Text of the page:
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Princeton Univerisy Lectures: Algorithms Part I – Analysis of Algorithms(3) – Mathematical Models

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by Kevin Wayne, Robert Sedgewick Observing what’s happening as we did in the last section it gives us a, a way to predict performance but it really doesn’t help us understand what the algorithm’s doing. So next, we’re going to

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Princeton Univerisy Lectures: Algorithms Part I – Analysis of Algorithms(2) – Observations

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by Kevin Wayne, Robert Sedgewick  Okay, so the first step is to be able to make some observations about the running time of the programs. And for analysis of algorithms that’s easier than in a lot of scientific disciplines, as

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Princeton Univerisy Lectures: Algorithms Part I – Analysis of Algorithms(1) – Introduction

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by Kevin Wayne, Robert Sedgewick  Welcome back. Today we’re going to do some math and some science. Not a lot, but we need to have a scientific basis for understanding the performance of our algorithms to properly deploy them in

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Princeton Univerisy Lectures: Algorithms Part I – Union-Find(5) Union-Find Applications

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by Kevin Wayne, Robert Sedgewick  Alright. Now that we’ve seen efficient implementations of algorithms that can solve the unifying problem for huge problem instances let’s look to see how that might be applied. There’s a huge number of applications of

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Princeton Univerisy Lectures: Algorithms Part I – Union-Find(4) Quick Union Improvements

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by Kevin Wayne, Robert Sedgewick  Okay. So, we’ve looked at the quick union and quick find algorithms. Both of which are easy to implement. But simply can’t support a huge dynamic connectivity problems. So, how are we going to do

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Princeton Univerisy Lectures: Algorithms Part I – Union-Find(3) Quick Union

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All right so QuickFind is too slow for huge problems. So, how are we going to do better? Our first attempt is an alternative called, Quick-union. This is so called lazy approach to algorithm design where we try to avoid doing work until we have to. It uses the same data structure or array ID with size M but now it has a different interpretation. We are going to think of that array as representing a set of trees that’s called a forest as depicted at right. So, each entry in the array is going to contain a reference to its parent in the tree. So, for example, 3’s parent is four, 4’s parent is nine. So 3’s entry is four and 4’s entry is nine in the array. Now each entry in the array has associated with it a root. That’s the root of its tree.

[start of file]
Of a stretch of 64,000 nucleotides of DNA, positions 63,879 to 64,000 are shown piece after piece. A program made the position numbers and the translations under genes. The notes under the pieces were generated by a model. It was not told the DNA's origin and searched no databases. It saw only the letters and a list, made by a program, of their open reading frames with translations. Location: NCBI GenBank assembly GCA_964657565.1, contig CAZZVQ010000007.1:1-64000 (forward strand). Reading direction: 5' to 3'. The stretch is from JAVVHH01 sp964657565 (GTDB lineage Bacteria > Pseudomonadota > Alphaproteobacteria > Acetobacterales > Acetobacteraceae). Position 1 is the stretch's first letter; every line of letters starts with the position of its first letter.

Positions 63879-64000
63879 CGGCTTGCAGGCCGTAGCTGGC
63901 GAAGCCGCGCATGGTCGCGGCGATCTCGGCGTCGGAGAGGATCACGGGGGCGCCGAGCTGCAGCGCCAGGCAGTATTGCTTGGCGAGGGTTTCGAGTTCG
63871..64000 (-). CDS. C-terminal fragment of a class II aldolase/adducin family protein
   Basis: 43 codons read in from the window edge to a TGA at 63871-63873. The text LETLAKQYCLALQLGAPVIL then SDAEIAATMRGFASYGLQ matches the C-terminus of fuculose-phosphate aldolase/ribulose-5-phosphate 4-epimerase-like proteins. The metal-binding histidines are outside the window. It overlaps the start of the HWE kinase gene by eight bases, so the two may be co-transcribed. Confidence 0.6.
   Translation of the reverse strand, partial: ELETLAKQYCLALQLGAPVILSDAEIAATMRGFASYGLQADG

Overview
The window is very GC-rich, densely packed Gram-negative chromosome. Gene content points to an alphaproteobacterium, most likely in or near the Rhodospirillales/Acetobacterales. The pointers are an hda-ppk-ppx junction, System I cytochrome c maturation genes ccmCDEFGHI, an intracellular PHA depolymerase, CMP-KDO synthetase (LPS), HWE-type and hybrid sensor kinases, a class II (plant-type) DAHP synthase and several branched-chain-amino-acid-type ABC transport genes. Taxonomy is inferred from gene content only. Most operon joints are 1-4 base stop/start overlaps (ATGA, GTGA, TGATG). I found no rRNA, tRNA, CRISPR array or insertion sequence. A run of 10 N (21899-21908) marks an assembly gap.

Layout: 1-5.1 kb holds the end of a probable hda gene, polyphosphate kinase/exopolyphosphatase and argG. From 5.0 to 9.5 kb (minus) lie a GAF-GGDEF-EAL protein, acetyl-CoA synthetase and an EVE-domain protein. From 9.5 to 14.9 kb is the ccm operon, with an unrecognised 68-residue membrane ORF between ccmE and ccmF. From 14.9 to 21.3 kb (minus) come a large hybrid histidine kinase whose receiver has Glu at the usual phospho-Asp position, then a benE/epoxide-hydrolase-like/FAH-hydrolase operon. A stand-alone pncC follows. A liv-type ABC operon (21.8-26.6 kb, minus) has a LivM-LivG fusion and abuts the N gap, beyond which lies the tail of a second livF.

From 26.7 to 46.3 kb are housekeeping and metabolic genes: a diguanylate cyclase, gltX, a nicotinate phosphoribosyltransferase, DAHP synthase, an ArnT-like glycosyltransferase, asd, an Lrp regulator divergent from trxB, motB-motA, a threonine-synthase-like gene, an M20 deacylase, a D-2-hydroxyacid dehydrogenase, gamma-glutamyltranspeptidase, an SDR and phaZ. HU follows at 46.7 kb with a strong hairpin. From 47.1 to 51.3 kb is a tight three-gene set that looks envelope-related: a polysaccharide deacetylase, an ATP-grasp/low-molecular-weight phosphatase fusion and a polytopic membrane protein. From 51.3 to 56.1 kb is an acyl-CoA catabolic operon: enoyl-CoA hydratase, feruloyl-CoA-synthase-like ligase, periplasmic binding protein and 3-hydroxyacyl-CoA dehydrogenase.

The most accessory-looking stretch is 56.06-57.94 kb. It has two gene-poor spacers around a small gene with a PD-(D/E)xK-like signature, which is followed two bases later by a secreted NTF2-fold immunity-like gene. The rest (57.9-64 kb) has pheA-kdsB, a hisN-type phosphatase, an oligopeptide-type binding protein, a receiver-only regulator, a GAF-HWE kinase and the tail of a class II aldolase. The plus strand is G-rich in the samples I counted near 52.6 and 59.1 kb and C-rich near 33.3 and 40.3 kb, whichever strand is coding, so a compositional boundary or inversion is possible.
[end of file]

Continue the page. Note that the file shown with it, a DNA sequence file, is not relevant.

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Princeton Univerisy Lectures: Algorithms Part I – Union-Find(2) Quick Find

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Now we’ll look at our first implementation of an algorithm for solving the dynamic connectivity problem, called Quick-find.
This is a so called eager algorithm, for solving kind activity problem. The data structure that we’re going to use to support the algorithm is simply an integer array indexed by object. The interpretation is the two objects, P and Q are connected if and only if, their entries in the array are the same.
So for example in this example with our ten objects the idea array that describes the situation after seven connections is illustrated in the middle of the slide. So that, after the, at this point zero, five, and six are all in the same connected component, because they have the same array entry, zero. One, two, and seven all have entry one. And three, four, eight, and nine all have entry eight.

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Princeton Univerisy Lectures: Algorithms Part I – Union-Find(1) Dynamic Connectivity

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Welcome back to algorithms. Today, we’re going to talk about the union find problem. A set of algorithms for solving the so-called dynamic connectivity problem. We’ll look at two classic algorithms. Quick Find and Quick Union, and some applications and improvements of those algorithms. The subtext of today’s lecture really is to go through the steps that we’ll follow over and over again to develop a useful algorithm. The first step is to model the problem. Try to understand, basically, what are the main elements of the problem that need to be solved. Then we’ll find some algorithm to solve the problem.

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